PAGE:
We know many of our readers consider the Extended Edition of Peter Jackson’s Middle-earth movies the definitive editions, but what many of our staff really love are the extras on the home editions. Filmmaker Michael Pellerin is the architect and creative force behind the features that give us insight into the movie-making team and experience. In fact his team’s work is absolutely essential viewing.
So, TheOneRing.net is pleased to share with viewers, courtesy of Warner Bros., an exclusive teaser from the edition. This short clip (and please watch it in full screen in HD) is from The Appendices Part IX, from a featurette called “Barrels Out of Bond: The Elven Sluice”. (more…)
(The outdoor Lake-Town wet set with extras and crew assembled for a night shoot on “The Hobbit.”)
WELLINGTON — The great cities of history have risen up around rivers, lakes and on coasts. Water holds vast and replenishing stores of food, improves transportation of people and goods, encourages trade, and of course keeps a population hydrated. Paris. London. Hong Kong. New York. Tokyo. Moscow. Boston. On and on.
Lake-town benefitted from excellent transportation and presumably a wealth of fish and food and clean, fresh water but it was built on water for a different reason.
One dragon in particular: Smaug The Terrible.
Tolkien’s Lake-town, like real-world Venice, was built on wooden pillars sunk into water. The lake men — with the destruction of Dale seared forever into their memory — built on water for safety. We watched it in the prolog of “The Hobbit: An Unexpected Journey,” while they had to live with the fear of dragon every day. Water-based living provided at least a chance against the great and terrible worm if he ever attacked again.
Survival was the challenge for the city builders in Middle-earth but for Peter Jackson’s film version of Lake-town, dragon-sized demands included creating visuals to sell a water-based town to the audience and to provide a playground to let actors fully realize characters and moments. (more…)
Fictional Frontiers, a radio show specializing in genre entertainment and located on the east coast of the U.S., was part of the media assembled at The One Expected Party and checks in with an entertaining look at the weekend’s art show and Oscar night’s biggest geek celebration. It showcases each of the Oscar nominees, a few interviews, selections from the art show and a good representation of the musical showcase from the evening. Checking in under five minutes, it’s an excellent capture of the event.
Last week, all fans of TheOneRing.net were focused on the approach of “The One Expected Party.” But there was another event involving some of the Oscar-nominated members of The Hobbit production team. On Saturday, February 23, the Egyptian Theatre on Hollywood Boulevard (just down the street from the Dolby Theatre) was the venue for “The Art of Production Design,” jointly sponsored by the Art Directors Guild, the Set Decorators Society of America, and the American Cinematheque.
The panel of guests was made up of the production designers for Lincoln, Anna Karenina, Life of Pi, and Les Misérables, as well as The Hobbit: An Unexpected Journey. Dan Hennah was there as production designer (at the right in the photo), along with Ra Vincent (left) and Simon Bright (center), the set decorators.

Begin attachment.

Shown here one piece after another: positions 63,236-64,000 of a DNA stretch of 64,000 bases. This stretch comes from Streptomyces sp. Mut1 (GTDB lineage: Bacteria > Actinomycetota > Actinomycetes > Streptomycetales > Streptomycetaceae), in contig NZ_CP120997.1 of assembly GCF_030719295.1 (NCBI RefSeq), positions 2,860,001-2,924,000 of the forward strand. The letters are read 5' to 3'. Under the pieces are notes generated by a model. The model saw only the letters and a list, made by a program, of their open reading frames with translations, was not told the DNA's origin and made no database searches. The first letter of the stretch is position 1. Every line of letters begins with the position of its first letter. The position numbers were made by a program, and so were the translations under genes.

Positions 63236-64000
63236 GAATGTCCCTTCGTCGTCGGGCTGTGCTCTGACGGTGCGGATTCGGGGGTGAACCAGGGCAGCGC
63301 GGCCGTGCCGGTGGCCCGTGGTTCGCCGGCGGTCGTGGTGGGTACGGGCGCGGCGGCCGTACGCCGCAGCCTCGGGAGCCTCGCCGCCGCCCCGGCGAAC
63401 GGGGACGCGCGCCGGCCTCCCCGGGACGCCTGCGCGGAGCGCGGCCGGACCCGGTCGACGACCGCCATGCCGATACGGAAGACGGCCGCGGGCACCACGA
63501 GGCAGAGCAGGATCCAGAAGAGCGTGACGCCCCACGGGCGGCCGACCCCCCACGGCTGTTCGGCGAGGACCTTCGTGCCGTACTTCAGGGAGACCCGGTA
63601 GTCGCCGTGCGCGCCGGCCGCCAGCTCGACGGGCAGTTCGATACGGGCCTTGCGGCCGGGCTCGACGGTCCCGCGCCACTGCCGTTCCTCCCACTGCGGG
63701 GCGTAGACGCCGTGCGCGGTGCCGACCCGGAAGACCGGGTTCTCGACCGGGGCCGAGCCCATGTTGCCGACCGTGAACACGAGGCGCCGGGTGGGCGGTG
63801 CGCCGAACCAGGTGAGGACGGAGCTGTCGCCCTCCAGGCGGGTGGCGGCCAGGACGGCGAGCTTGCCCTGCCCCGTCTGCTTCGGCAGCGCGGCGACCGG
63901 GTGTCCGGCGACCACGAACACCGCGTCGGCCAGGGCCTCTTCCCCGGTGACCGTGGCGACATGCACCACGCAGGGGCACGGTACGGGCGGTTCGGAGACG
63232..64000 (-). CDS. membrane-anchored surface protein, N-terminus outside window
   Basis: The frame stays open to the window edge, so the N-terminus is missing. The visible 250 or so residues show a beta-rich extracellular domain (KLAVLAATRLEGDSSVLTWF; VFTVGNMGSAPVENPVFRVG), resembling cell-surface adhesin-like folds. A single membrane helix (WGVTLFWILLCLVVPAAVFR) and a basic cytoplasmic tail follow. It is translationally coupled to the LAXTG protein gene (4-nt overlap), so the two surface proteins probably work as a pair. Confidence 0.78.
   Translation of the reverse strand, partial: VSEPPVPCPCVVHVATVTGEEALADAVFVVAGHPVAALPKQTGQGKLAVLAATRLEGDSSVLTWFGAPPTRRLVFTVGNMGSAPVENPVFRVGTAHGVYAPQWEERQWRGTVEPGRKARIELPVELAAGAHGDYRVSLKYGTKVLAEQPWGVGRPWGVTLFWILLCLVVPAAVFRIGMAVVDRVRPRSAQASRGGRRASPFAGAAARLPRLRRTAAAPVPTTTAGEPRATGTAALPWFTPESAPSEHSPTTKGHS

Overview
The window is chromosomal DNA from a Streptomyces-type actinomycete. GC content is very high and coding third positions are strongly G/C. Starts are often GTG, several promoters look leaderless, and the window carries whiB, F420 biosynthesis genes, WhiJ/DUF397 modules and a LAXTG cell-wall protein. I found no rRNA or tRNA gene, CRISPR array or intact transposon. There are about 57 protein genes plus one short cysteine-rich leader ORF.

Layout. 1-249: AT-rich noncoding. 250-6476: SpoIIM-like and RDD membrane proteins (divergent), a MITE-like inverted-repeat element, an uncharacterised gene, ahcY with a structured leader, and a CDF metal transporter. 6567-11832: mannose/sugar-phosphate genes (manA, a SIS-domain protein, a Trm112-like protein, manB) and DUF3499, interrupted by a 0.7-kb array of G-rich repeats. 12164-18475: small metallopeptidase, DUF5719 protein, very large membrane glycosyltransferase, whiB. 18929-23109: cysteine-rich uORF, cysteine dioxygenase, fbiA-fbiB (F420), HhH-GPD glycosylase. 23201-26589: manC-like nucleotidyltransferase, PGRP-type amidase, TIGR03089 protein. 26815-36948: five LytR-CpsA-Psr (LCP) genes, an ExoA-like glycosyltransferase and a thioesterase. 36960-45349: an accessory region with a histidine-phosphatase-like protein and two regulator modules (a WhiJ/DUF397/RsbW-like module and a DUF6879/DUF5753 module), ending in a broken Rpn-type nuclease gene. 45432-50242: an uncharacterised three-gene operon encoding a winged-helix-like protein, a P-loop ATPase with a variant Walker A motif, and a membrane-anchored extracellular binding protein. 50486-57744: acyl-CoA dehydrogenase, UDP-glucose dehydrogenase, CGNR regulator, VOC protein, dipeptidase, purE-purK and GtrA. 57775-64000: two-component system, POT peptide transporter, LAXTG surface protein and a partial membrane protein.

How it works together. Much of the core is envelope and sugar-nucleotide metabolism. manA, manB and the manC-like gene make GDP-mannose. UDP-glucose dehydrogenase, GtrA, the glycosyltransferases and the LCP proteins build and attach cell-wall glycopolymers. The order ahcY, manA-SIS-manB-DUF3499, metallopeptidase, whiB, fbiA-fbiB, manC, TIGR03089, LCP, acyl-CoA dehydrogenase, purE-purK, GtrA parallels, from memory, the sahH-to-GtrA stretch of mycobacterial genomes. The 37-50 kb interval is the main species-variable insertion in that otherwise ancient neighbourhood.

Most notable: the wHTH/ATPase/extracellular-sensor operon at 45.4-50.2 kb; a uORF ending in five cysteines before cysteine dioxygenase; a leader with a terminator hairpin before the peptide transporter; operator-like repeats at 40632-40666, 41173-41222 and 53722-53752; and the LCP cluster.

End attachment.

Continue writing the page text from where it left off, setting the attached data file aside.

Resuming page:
With that much talent present, the time allotted to each film was all too short. Dan Hennah assured the audience that the designs for The Hobbit were not just a return to The Lord of the Rings. There were new challenges involved in what he called a “long and relentless journey.” A great deal of pre-production had taken place during the period when Guillermo del Toro was on board as director. Once Peter Jackson took over, everything was revisited. (more…)
Dan Hennah talked Oscars with the Nelson Mail (part of the Stuff.co.nz network) after the awards ceremony and the One Expected Party where he rated the official ceremony as the best of the five he has attended. He visited the Governor’s Ball and along with his wife Chris (who managed the production team on set (and was kind to TheOneRing.net embedded reporter) attended our own celebratory events afterwards. Along with the Hennahs at the party were production nominees Ra Vincent and Simon Bright (both for set decoration) and the article mentions them as well. Nelson, in New Zealand, is where the Hennahs are from, making the Academy Award winners part of the native Kiwi population, along with Peter Jackson and Richard Taylor that sprung from New Zealand soil and stand among the best in the world at their craft.
The article starts, ” Dan Hennah may not have picked up another Oscar to add to the one in the dining room in his Orinoco home but he still had a great time at yesterday’s Oscar ceremony in Los Angeles.
The Hobbit, for which Hennah was nominated for production design, lost to Lincoln in that category. Hennah said Lincoln was “a beautiful movie and it was well executed. It got what it deserved”. ”
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